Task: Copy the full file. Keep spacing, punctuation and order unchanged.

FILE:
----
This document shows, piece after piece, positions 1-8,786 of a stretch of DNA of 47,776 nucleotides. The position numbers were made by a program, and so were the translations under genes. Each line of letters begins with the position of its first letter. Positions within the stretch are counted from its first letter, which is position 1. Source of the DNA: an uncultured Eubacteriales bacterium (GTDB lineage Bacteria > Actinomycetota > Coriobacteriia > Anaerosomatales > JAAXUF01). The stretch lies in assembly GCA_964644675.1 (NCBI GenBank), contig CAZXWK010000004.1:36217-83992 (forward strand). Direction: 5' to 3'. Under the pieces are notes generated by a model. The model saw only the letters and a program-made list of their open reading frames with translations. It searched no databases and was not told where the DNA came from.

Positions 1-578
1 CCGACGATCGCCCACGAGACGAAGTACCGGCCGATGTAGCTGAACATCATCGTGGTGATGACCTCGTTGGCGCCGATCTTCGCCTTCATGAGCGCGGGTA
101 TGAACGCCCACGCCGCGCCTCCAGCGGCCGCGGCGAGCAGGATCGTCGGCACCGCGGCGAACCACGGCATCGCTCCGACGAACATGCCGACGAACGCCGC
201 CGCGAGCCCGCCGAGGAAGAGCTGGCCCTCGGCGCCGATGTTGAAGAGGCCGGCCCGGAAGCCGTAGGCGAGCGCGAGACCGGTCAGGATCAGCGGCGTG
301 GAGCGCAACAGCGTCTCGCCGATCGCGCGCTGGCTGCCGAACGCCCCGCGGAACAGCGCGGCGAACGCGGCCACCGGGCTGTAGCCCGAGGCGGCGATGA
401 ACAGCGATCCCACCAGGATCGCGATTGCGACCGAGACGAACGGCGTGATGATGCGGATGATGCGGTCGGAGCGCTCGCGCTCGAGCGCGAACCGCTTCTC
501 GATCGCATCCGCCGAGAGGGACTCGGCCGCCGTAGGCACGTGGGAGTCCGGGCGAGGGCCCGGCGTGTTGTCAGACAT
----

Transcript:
This document shows, piece after piece, positions 1-8,786 of a stretch of DNA of 47,776 nucleotides. The position numbers were made by a program, and so were the translations under genes. Each line of letters begins with the position of its first letter. Positions within the stretch are counted from its first letter, which is position 1. Source of the DNA: an uncultured Eubacteriales bacterium (GTDB lineage Bacteria > Actinomycetota > Coriobacteriia > Anaerosomatales > JAAXUF01). The stretch lies in assembly GCA_964644675.1 (NCBI GenBank), contig CAZXWK010000004.1:36217-83992 (forward strand). Direction: 5' to 3'. Under the pieces are notes generated by a model. The model saw only the letters and a program-made list of their open reading frames with translations. It searched no databases and was not told where the DNA came from.

Positions 1-578
1 CCGACGATCGCCCACGAGACGAAGTACCGGCCGATGTAGCTGAACATCATCGTGGTGATGACCTCGTTGGCGCCGATCTTCGCCTTCATGAGCGCGGGTA
101 TGAACGCCCACGCCGCGCCTCCAGCGGCCGCGGCGAGCAGGATCGTCGGCACCGCGGCGAACCACGGCATCGCTCCGACGAACATGCCGACGAACGCCGC
201 CGCGAGCCCGCCGAGGAAGAGCTGGCCCTCGGCGCCGATGTTGAAGAGGCCGGCCCGGAAGCCGTAGGCGAGCGCGAGACCGGTCAGGATCAGCGGCGTG
301 GAGCGCAACAGCGTCTCGCCGATCGCGCGCTGGCTGCCGAACGCCCCGCGGAACAGCGCGGCGAACGCGGCCACCGGGCTGTAGCCCGAGGCGGCGATGA
401 ACAGCGATCCCACCAGGATCGCGATTGCGACCGAGACGAACGGCGTGATGATGCGGATGATGCGGTCGGAGCGCTCGCGCTCGAGCGCGAACCGCTTCTC
501 GATCGCATCCGCCGAGAGGGACTCGGCCGCCGTAGGCACGTGGGAGTCCGGGCGAGGGCCCGGCGTGTTGTCAGACAT